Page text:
Throughout his life, he was a prolific inventor, but his name is chiefly known in connection with the Bessemer process for the manufacture of steel, by which it has been rendered famous throughout the civilized world. Though this process is now largely supplemented, and even displaced, by various rivals, at the time it was brought out it was of enormous industrial importance, since it effected a great cheapening in the price of steel, and led to that material being widely substituted for others which were inferior in almost every respect but that of cost. Bessemer's attention was drawn to the problem of steel manufacture in the course of an attempt to improve the construction of guns. Coming to the conclusion that if any advance was to be made in artillery better metal must be available, he established a small ironworks in St Pancras, and began a series of experiments. These he carried on for two years before he evolved the essential idea of his process, which is the decarbonization of cast iron by forcing a blast of air through the mass of metal when in the molten condition. The first public announcement of the process was made at the Cheltenham meeting of the British Association in 1856, and immediately attracted considerable notice. Many metallurgists were sceptical on theoretical grounds about his results, and only became convinced when they saw that his process was really able to convert melted cast iron into malleable iron in a perfectly fluid state.
But though five firms applied without delay for licences to work under his patents, success did not at once attend his efforts; indeed, after several ironmasters had put the process to practical trial and failed to get good results, it was in danger of being thrust aside and entirely forgotten. Its author, however, instead of being discouraged by this lack of success, continued his experiments, and in two years was able to turn out a product, the quality of which was not inferior to that yielded by the older methods. But when he now tried to induce makers to take up his improved system, he met with general rebuffs, and finally was driven to undertake the exploitation of the process himself. To this end he erected steelworks in Sheffield, on ground purchased with the help of friends, and began to manufacture steel. At first the output was insignificant, but gradually the magnitude of the operations was enlarged until the competition became effective, and steel traders generally became aware that the firm of Henry Bessemer & Co. was underselling them to the extent of £20 a ton. This argument to the pocket quickly had its effect, and licences were applied for in such numbers that, in royalties for the use of his process, Bessemer received a sum in all considerably exceeding a million pound sterling.
Of course, patents of such obvious value did not escape criticism, and invalidity was freely urged against them on various grounds. But Bessemer was fortunate enough to maintain them intact without litigation, though he found it advisable to buy up the rights of one patentee, while in another case he was freed from anxiety by the patent being allowed to lapse in 1859 through non-payment of fees. At the outset he had found great difficulty in making steel by his process; in his first licences to the trade iron alone was mentioned. Experiments he made with South Wales iron were failures because the product was devoid of malleability; Mr Goransson, a Swedish ironmaster, using the purer charcoal pig iron of that country, was the first to make good steel by the process, and even he was successful only after many attempts. His results prompted Bessemer to try the purer iron, obtained from Cumberland haematite, but even with this he did not meet with much success, until Robert Mushet showed that the addition of a certain quantity of spiegeleisen had the effect of removing the difficulties.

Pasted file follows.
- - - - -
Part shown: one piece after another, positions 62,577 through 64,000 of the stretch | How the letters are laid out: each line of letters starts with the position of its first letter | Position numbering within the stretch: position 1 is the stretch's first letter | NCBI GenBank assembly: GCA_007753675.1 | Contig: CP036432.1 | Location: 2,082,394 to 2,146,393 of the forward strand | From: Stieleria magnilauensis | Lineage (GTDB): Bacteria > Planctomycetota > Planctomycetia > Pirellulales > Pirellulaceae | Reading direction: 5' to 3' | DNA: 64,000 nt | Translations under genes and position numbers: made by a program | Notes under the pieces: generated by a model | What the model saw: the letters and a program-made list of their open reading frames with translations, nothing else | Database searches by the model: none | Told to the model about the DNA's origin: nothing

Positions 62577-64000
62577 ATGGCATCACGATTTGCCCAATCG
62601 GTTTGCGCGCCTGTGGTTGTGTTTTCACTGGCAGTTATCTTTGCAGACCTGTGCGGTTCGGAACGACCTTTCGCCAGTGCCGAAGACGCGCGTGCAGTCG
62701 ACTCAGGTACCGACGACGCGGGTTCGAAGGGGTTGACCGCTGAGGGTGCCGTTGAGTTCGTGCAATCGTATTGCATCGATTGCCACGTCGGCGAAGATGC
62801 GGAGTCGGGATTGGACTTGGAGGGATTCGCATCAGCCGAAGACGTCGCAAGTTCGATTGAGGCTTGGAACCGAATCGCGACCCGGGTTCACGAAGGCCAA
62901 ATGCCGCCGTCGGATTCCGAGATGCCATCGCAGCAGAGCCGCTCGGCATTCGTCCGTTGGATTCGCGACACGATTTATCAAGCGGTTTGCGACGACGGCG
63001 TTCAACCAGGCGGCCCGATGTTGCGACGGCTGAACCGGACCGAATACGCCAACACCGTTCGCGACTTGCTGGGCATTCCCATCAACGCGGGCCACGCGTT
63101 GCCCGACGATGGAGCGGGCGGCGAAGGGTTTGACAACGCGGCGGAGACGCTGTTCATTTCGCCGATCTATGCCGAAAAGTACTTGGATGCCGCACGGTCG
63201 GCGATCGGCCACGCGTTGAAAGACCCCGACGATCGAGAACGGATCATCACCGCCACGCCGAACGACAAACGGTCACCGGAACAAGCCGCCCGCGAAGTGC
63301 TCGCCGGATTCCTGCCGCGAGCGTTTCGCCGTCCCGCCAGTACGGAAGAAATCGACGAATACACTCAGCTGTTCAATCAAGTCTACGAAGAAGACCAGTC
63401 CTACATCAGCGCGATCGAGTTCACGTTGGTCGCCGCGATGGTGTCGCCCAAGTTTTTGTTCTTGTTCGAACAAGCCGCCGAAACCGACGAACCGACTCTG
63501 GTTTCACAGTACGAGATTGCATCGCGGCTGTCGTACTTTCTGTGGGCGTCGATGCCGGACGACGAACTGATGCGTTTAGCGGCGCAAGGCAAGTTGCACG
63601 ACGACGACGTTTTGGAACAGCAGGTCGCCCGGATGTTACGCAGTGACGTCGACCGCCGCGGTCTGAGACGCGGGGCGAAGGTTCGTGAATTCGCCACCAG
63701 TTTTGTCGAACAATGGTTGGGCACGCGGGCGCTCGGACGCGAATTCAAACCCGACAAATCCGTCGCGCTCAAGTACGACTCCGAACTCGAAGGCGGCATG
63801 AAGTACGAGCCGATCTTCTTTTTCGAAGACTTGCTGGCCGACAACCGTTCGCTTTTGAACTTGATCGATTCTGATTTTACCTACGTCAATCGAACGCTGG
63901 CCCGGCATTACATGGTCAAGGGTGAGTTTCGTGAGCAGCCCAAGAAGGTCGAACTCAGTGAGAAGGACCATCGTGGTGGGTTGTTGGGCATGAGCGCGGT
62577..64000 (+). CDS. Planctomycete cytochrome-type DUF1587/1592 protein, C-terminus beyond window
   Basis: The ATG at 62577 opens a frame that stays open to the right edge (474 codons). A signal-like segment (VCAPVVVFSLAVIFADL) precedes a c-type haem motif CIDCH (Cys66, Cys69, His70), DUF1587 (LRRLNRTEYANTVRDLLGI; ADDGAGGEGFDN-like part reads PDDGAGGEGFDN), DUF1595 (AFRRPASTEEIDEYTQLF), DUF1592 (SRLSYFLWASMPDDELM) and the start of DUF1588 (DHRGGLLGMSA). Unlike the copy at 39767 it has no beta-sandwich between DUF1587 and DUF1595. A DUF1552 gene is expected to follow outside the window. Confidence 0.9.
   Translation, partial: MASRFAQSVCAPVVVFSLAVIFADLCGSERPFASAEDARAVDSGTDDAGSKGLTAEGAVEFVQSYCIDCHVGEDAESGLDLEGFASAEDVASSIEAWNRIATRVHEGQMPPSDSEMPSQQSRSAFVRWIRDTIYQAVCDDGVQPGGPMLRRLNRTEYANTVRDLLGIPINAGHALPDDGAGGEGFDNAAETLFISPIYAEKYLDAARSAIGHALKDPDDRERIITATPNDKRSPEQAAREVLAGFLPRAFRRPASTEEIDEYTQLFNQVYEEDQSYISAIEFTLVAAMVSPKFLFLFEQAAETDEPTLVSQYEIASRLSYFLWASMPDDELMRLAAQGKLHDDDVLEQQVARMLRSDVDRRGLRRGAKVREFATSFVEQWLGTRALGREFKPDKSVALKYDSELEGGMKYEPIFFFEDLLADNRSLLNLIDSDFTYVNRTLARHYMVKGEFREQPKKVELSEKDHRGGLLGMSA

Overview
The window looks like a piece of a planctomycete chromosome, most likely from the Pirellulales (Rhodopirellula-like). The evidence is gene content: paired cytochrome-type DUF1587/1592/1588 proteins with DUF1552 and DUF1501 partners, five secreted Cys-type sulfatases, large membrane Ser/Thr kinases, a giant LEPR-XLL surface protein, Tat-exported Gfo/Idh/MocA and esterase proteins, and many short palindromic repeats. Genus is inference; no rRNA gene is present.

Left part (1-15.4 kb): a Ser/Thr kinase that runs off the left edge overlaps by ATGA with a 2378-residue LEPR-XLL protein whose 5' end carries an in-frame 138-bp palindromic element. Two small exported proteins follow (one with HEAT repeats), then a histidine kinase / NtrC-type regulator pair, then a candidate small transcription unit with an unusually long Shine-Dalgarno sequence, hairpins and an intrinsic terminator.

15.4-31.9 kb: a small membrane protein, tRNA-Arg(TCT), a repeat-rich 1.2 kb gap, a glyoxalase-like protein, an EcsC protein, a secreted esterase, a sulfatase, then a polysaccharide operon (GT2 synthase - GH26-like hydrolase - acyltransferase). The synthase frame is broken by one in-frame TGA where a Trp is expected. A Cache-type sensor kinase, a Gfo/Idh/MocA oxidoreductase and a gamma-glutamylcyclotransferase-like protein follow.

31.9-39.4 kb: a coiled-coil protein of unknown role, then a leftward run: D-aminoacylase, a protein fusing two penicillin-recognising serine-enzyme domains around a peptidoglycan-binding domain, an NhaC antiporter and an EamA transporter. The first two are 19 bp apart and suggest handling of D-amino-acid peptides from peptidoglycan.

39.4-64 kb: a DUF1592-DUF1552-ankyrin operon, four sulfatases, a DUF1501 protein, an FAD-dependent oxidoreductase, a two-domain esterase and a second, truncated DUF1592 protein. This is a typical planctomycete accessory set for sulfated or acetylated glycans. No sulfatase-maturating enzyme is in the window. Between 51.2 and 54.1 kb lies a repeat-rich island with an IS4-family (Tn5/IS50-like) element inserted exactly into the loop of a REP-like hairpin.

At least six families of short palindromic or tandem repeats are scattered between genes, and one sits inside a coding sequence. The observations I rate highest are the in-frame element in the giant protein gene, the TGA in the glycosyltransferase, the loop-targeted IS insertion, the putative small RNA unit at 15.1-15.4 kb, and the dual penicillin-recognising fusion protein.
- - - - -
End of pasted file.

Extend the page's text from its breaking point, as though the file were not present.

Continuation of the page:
Whether or not Mushet's patents could have been sustained, the value of his procedure was shown by its general adoption in conjunction with the Bessemer method of conversion. At the same time it is only fair to say that whatever may have been the conveniences of Mushet's plan, it was not absolutely essential; this Bessemer proved in 1865, by exhibiting a series of samples of steel made by his own process alone. The pecuniary rewards of Bessemer's great invention came to him with comparative quickness; but it was not till 1879 that the Royal Society admitted him as a fellow and the government honoured him with a knighthood. Bessemer died at Denmark Hill, London.
Among Bessemer's numerous other inventions, not one of which attained a tithe of the success or importance of the steel process, were movable dies for embossed stamps, a gold paint, sugar machinery, and a ship which was to save her passengers from the miseries of mal de mer. This last had her saloon mounted in such a way as to be free to swing relatively to the boat herself, and the idea was that this saloon should always be maintained steady and level, no matter how rough the sea. For this purpose hydraulic mechanism of Bessemer's design was arranged under the control of an attendant, whose duty it was to keep watch on a spirit-level, and counteract by proper manipulation of the apparatus any deviation from the horizontal that might manifest itself on the floor of the saloon owing to the rolling of the vessel. A boat, called the Bessemer, was built on this plan in 1875 and put on the cross-Channel service to Calais, but the mechanism of the swinging saloon was not found effective in practice and was ultimately removed.
An autobiography was published in 1905.
See also, William Kelly
This article, or an earlier version thereof, is from a 1911 encyclopedia.